Working in His typical mysterious way, God used three communist guerillas — all stalking Daniel to kill him with their machine guns — to make him realize he needed to totally surrender his life to God.

"I now recommend to people who receive a call from God to be obedient the first time. Don't wait for those guerillas to come and get you," he jokes, now able to laugh about it twenty-seven years later.

For the last five years, Caceres has served as state Hispanic church planting strategist in Oklahoma City, Oklahoma, jointly supported by the North American Mission Board (NAMB) and the Baptist General Convention of Oklahoma (BGCO). He's worked as a NAMB missionary since 1988.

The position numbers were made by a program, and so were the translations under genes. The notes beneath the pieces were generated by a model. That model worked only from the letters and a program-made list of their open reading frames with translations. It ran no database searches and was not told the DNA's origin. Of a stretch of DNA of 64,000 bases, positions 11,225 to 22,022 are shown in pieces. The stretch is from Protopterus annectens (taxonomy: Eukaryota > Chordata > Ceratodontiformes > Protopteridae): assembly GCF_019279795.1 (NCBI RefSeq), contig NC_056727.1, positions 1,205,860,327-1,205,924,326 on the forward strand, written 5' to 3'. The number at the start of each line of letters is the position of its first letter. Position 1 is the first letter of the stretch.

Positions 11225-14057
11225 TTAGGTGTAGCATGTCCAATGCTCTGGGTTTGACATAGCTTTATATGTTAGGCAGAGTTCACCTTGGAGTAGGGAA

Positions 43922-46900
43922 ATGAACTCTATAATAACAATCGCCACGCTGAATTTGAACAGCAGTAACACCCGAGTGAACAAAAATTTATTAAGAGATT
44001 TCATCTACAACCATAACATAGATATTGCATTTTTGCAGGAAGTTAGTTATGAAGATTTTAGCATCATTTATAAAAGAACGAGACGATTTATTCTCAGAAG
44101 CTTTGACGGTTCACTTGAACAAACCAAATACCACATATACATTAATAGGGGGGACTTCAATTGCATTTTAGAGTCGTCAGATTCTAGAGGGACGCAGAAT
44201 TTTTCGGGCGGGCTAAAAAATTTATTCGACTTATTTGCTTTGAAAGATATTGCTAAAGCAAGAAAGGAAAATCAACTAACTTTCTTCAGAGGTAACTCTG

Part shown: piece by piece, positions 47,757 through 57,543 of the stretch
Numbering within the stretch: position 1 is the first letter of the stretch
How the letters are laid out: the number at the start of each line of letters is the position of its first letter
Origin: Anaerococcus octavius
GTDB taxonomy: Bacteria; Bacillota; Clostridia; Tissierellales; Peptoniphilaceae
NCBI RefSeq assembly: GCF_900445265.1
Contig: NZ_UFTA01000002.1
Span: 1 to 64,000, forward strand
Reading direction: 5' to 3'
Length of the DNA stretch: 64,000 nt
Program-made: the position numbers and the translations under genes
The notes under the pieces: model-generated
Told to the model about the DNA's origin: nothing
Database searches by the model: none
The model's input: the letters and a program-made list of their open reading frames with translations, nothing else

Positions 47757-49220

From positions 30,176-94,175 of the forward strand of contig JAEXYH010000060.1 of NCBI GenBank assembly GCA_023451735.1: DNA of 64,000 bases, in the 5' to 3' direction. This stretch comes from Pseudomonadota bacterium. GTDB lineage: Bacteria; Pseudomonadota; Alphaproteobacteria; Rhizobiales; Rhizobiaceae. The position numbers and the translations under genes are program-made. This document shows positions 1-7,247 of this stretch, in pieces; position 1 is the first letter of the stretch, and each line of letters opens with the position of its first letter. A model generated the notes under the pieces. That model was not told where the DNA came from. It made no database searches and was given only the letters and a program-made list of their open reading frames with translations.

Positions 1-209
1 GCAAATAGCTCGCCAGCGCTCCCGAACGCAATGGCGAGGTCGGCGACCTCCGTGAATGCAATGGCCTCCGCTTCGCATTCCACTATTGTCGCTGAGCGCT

When he first came to Oklahoma in 1981, the state had a relatively small Hispanic population and only a half-dozen Hispanic congregations. The 1990 census reported 179,000 Hispanics in the state. But today, 300,000 Hispanics call the Sooner State home, and there are more than one hundred Hispanic churches.

According to Caceres, 80 percent of Oklahoma's 300,000 Hispanics are from Mexico. The remainder comes from Spain, Nicaragua, Honduras, El Salvador, and other Central and South American nations.

"The problem for us is that from Mexico, only the poor people are coming — from the mountains and the rural areas. The people who live in Mexico City, Monterey, and the other big cities are staying. But the poor people from the rural areas of Mexico are coming here to survive," he said.

Caceres said Oklahoma City and its six surrounding counties are the Hispanic hot spots in Oklahoma, with about 200,000 living and working there. Tulsa has another 45,000 Hispanics.